The end of the year for the Out of Home Entertainment industry is the busiest time of the year for most of us. The holidays bring family gatherings, shopping, and kid’s vacations to our personal lives. For indoor facilities the holidays are extremely busy as the weather gets cold driving customers inside and the group and corporate party season is in full swing. Layer onto that the need to wrap up for year-end 2019, as well as planning and budgets for 2020. Then throw in IAAPA, the biggest show of the year for most of us, and the stress and excitement levels kick into high gear. This leaves a lot to do and not a lot of time to do it, and naturally we start to work faster and longer out of necessity. I love this time of year both personally and professionally but the enthusiasm for the opportunities and eagerness to get everything done can lead to bad decisions if we’re not careful.
I find it is essential to take time to frequently pause, process, and then proceed leading into the new year. Our family is a big one, and there are numerous gatherings and events to attend. It is essential that I take time to stop, talk to my wife and son about the events, and then decide which ones to attend because if we try to do everything, we will wind up angry and stressed. When operating a facility, business is typically good this time of year, and centers are busy. It is essential that we make sure to keep the quality and standards high, because this is the time to show our facility to customers who may be attending the first time as part of a group. It is also a time when loyal customers are bringing friends and family. Keeping standards high when during the busiest times is very difficult but also one of the biggest opportunities of the year.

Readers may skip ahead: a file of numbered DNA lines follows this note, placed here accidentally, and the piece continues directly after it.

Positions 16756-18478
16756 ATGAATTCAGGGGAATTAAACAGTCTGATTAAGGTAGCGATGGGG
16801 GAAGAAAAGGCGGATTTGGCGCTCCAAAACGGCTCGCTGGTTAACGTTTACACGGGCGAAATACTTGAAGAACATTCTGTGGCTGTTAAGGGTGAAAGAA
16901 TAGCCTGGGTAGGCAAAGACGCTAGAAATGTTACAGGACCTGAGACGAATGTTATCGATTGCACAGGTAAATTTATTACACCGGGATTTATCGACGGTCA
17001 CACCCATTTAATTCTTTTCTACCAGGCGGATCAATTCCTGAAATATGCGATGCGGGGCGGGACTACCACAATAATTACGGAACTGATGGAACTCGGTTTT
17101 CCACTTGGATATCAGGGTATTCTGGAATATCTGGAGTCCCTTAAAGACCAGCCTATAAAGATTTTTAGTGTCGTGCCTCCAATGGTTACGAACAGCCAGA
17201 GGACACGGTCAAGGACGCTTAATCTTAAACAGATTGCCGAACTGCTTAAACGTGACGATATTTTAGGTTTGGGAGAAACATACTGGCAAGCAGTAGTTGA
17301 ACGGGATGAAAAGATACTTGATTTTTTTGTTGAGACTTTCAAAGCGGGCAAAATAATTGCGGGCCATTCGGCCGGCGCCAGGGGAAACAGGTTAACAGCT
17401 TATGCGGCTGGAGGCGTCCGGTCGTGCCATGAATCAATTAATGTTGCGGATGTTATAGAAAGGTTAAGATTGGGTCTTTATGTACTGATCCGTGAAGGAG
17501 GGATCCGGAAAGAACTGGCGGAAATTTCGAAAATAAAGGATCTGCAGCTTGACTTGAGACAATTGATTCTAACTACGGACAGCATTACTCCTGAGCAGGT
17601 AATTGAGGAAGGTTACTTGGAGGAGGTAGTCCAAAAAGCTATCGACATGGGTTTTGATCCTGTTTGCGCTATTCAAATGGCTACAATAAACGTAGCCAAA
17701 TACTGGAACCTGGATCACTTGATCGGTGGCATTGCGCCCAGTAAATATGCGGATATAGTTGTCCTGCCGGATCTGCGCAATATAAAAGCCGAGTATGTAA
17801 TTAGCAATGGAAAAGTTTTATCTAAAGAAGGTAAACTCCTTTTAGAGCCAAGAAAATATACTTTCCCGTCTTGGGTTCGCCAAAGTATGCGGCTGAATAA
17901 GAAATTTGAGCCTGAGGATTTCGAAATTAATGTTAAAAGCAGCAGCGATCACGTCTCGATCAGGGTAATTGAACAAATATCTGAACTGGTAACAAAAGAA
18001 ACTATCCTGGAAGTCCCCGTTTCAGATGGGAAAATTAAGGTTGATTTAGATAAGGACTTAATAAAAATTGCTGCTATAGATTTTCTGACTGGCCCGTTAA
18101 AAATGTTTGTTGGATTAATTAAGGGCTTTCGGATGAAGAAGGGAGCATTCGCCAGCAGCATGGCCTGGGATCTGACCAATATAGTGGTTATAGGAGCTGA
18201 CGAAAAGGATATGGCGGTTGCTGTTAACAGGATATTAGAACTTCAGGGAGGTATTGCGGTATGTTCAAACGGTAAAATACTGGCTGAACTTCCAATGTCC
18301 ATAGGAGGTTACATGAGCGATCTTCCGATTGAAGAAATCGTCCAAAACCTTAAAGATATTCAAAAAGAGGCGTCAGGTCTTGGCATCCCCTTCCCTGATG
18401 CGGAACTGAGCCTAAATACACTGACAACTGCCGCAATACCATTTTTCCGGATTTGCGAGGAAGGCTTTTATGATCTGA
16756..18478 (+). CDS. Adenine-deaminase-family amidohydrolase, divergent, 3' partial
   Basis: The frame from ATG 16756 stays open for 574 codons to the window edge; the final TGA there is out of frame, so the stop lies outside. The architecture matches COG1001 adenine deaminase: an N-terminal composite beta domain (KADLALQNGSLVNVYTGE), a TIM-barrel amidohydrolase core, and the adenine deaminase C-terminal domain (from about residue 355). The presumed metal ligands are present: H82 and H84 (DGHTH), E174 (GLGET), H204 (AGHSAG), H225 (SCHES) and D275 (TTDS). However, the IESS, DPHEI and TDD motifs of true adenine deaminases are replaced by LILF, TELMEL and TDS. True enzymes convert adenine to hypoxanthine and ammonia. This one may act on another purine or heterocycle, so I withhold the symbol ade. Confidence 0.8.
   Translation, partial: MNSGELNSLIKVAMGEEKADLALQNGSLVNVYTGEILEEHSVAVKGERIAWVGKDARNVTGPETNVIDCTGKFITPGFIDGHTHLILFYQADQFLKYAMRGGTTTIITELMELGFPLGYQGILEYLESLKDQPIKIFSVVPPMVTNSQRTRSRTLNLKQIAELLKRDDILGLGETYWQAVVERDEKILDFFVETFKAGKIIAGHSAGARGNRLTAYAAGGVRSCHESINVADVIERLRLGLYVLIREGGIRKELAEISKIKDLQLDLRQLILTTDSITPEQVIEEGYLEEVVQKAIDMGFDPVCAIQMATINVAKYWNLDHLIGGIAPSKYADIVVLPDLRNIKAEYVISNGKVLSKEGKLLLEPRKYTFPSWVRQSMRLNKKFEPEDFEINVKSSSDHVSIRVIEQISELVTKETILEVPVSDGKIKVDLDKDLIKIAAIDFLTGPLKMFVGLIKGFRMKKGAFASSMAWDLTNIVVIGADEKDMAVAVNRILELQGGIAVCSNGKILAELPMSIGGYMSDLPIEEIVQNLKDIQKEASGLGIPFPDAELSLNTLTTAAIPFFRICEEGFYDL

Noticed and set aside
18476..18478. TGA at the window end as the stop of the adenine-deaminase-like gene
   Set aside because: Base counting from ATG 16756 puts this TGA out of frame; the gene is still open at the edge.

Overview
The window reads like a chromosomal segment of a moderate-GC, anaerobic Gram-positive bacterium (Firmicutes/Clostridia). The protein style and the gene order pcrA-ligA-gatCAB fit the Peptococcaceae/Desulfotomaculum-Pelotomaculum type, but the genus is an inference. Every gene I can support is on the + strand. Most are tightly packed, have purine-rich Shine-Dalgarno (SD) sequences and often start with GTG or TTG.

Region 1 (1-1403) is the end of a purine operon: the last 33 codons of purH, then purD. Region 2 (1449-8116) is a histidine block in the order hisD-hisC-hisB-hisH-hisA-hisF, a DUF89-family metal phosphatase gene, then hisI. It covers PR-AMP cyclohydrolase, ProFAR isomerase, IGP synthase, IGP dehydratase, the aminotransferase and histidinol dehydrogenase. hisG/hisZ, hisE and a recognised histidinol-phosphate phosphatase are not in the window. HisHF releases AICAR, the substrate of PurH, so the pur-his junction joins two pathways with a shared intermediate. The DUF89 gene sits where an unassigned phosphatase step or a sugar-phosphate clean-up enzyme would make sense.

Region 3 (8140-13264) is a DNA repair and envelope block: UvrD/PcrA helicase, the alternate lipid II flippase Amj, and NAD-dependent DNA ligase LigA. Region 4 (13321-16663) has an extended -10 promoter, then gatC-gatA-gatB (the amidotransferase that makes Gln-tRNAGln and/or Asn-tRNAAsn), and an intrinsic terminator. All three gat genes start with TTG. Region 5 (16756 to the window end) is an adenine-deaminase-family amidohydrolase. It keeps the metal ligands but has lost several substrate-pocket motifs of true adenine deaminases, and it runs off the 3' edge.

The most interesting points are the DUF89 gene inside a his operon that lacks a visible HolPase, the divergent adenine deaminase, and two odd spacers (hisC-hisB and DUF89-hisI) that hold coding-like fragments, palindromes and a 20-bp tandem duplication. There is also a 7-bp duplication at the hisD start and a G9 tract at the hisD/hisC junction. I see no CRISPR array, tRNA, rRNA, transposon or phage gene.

Leading into IAAPA it is extremely exciting as we get to see new games and attractions for the first time. Every year, I hear people talking about what they are buying at the show and often I cringe if I know the person is taking an over-sized risk. It is easy to get caught up in the excitement and desire to get in early on the hottest new products, but that is often not wise for untested products. It is essential to stop and pause, and make sure we can afford to be wrong about a major buying decision. Being the first mover can be an advantage or liability, I need to know taking a risk to be the first mover won’t be a fatal one to the business before making it. For us it is essential prior to making major decisions that the alternatives are thoroughly examined, because sometimes the biggest mistake is not what you do, but what you didn’t do Opportunity cost is the biggest cost for many of us. Enjoy IAAPA, the holidays, and the excitement of a new year, but be sure to pause, process, and then proceed when the pressure hits.